Risks to Overbidders Under Delaware Law

William Savitt is a partner in the Litigation Department of Wachtell, Lipton, Rosen & Katz. This post is based on a Wachtell Lipton client memorandum by Mr. Savitt and Ryan A. McLeod, an associate in Wachtell Lipton’s Litigation Department. This post is part of the Delaware law series, which is cosponsored by the Forum and Corporation Service Company; links to other posts in the series are available here.

A recent Delaware Court of Chancery decision refusing to dismiss damages claims by NACCO Industries arising out of its failed attempt to acquire Applica Inc. provides important guidance for parties contemplating an overbid and highlights the risks that remain even after a topping deal is successfully closed. NACCO Indus., Inc. v. Applica Inc., C.A. No. 2541-VCL (Dec. 22, 2009).

The complaint alleged that while NACCO and Applica were negotiating a merger agreement in 2006, Applica insiders provided information to principals at the Harbinger hedge funds, which were then considering their own bid for Applica. During this period, Harbinger amassed a substantial stake in Applica (which ultimately reached 40 percent) but reported only an “investment” purpose on its Schedule 13D filings, disclaiming any intent to control the company. After NACCO signed up the merger, the complaint alleged, communications between Harbinger and Applica management about a topping bid continued. Eventually, Harbinger amended its Schedule 13D disclosures and made a topping bid for Applica, which then terminated the NACCO merger agreement. After a bidding contest with NACCO, Harbinger succeeded in acquiring the company.

NACCO brought claims against Applica for breach of the merger agreement’s “noshop” and “prompt notice” provisions and against Harbinger for common law fraud and tortious interference with contract. Vice Chancellor Laster largely denied defendants’ motion to dismiss. As to the contract claims, the Court reaffirmed the utility of “no-shop” and other deal protection provisions, holding that “[i]t is critical to [Delaware] law that those bargained-for rights be enforced,” including by a post-closing damages remedy in an appropriate case. Good faith compliance with such provisions may require a party to “regularly pick[] up the phone” to communicate with a merger partner about a potential overbid, particularly because “in the context of a topping bid, days matter.” Noting that the no-shop clause was not limited to merely soliciting a competing bid, and that the “prompt notice” clause required Applica to use “commercially reasonable efforts” to inform NACCO of any alternative bids and negotiations, the Court had “no difficulty inferring” that Applica’s alleged “radio silen[ce]” about the Harbinger initiative may have failed to meet the contractual standard.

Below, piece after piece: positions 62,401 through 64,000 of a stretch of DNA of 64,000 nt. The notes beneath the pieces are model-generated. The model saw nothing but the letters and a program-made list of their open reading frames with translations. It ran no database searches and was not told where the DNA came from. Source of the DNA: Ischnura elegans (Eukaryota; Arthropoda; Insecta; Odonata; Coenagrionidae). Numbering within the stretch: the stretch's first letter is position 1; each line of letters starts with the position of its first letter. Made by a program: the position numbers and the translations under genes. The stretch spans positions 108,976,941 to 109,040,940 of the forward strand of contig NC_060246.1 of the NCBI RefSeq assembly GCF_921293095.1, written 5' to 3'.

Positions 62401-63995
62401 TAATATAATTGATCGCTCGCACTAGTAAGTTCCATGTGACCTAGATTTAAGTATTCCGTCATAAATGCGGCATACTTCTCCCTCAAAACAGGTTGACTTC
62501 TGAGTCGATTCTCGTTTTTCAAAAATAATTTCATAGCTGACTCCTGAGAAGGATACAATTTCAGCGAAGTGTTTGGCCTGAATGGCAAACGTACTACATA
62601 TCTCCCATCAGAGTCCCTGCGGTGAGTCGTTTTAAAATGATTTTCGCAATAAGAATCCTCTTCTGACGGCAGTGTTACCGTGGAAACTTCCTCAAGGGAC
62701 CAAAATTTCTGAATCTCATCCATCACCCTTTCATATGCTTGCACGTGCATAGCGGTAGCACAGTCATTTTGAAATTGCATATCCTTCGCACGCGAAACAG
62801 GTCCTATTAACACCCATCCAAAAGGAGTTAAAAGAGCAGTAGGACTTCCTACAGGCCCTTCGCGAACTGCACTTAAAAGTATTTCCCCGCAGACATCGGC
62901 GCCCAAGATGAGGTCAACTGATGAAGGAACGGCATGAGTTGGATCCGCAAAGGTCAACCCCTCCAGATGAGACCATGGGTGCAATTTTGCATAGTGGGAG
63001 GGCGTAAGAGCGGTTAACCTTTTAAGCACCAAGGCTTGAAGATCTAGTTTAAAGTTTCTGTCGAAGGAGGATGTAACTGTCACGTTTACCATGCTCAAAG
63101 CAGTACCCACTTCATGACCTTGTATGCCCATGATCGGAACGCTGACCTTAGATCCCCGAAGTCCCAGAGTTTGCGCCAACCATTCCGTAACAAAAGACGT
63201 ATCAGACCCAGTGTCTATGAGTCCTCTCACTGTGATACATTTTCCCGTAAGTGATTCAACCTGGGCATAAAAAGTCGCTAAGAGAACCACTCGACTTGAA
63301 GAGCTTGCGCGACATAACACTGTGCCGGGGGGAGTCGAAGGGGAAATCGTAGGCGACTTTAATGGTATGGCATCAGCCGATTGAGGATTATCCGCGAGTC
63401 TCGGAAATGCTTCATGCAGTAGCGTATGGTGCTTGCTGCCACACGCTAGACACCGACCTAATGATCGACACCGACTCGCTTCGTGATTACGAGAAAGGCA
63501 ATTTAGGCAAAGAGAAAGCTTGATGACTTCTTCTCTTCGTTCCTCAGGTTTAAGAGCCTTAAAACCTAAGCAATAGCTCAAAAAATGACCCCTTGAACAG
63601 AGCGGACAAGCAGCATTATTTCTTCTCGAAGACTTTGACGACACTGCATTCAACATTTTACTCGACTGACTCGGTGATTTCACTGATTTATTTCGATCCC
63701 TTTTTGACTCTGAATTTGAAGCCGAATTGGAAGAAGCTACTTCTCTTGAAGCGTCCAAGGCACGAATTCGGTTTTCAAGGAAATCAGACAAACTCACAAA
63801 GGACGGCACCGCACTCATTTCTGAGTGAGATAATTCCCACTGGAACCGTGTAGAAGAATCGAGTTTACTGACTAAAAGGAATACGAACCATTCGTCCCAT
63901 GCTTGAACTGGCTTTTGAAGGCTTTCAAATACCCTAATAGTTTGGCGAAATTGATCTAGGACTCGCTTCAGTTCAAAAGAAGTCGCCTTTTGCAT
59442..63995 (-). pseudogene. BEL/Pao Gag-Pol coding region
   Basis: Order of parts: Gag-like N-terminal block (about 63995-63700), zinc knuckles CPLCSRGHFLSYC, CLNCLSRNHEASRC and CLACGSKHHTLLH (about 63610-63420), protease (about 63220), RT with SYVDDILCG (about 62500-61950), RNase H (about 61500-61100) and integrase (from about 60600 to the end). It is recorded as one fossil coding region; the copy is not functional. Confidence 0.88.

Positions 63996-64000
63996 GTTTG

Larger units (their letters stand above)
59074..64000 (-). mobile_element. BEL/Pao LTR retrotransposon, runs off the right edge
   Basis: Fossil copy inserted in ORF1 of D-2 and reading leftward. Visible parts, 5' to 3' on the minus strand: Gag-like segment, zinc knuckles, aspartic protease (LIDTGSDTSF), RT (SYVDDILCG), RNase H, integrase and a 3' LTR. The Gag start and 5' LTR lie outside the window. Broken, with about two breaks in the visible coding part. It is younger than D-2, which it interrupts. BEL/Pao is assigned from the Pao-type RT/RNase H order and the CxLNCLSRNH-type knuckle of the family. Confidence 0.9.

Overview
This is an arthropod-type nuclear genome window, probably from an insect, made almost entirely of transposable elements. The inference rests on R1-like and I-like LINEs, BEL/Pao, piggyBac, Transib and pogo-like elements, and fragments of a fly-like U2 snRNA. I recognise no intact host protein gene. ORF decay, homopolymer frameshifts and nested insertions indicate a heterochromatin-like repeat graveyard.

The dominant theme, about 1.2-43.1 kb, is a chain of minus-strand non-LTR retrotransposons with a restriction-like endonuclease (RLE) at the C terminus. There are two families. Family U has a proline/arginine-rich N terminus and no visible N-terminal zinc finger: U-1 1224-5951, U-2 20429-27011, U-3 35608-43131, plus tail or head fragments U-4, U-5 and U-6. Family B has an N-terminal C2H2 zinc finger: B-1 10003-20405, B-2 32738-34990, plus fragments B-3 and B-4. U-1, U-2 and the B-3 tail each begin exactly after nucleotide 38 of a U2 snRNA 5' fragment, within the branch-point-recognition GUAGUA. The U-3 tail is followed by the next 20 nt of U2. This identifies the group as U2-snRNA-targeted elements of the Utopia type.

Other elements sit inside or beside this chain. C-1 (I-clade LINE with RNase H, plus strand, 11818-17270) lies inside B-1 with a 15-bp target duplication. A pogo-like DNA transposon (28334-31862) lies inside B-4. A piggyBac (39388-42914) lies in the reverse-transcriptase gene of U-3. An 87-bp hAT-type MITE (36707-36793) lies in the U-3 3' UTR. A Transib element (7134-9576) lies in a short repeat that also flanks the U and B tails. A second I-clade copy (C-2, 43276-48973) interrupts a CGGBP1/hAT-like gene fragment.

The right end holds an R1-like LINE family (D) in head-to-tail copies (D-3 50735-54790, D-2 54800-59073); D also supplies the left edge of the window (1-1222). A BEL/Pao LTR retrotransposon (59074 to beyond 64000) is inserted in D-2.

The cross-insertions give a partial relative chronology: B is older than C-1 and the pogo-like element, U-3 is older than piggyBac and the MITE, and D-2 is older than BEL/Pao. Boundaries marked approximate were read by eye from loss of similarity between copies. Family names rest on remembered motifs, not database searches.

The Vice Chancellor also upheld NACCO’s common law fraud claims based on the alleged inaccuracy of Harbinger’s Schedule 13D disclosures. After a careful review of jurisdictional precedent, the Vice Chancellor dismissed Harbinger’s contention that all claims related to Schedule 13D filings belong in federal court, finding instead that when a “Delaware entity engages in fraud”— even if in an SEC filing required by the Exchange Act—it “should expect that it can be held to account in the Delaware courts.” The Court then ruled that NACCO had adequately pleaded that Harbinger’s disclosure of a mere “investment” intent was false or misleading, squarely rejecting the argument that “one need not disclose any intent other than an investment intent until one actually makes a bid.”

While the Court emphasized that NACCO was a fact-specific, pleadings-stage decision, the ruling underscores the risks inherent in an overbidding situation. Parties to merger agreements must respect no-shop and notification provisions in good faith or risk after-the-fact litigation, with uncertain damages exposure, from a jilted partner. And contrary to what is sometimes believed, Schedule 13D violations are not always curable with mere corrective disclosure, but may also give rise to damages under state law. Potential topping bidders must carefully consider all the public disclosures they make. Litigation risk remains even after the deal has closed.

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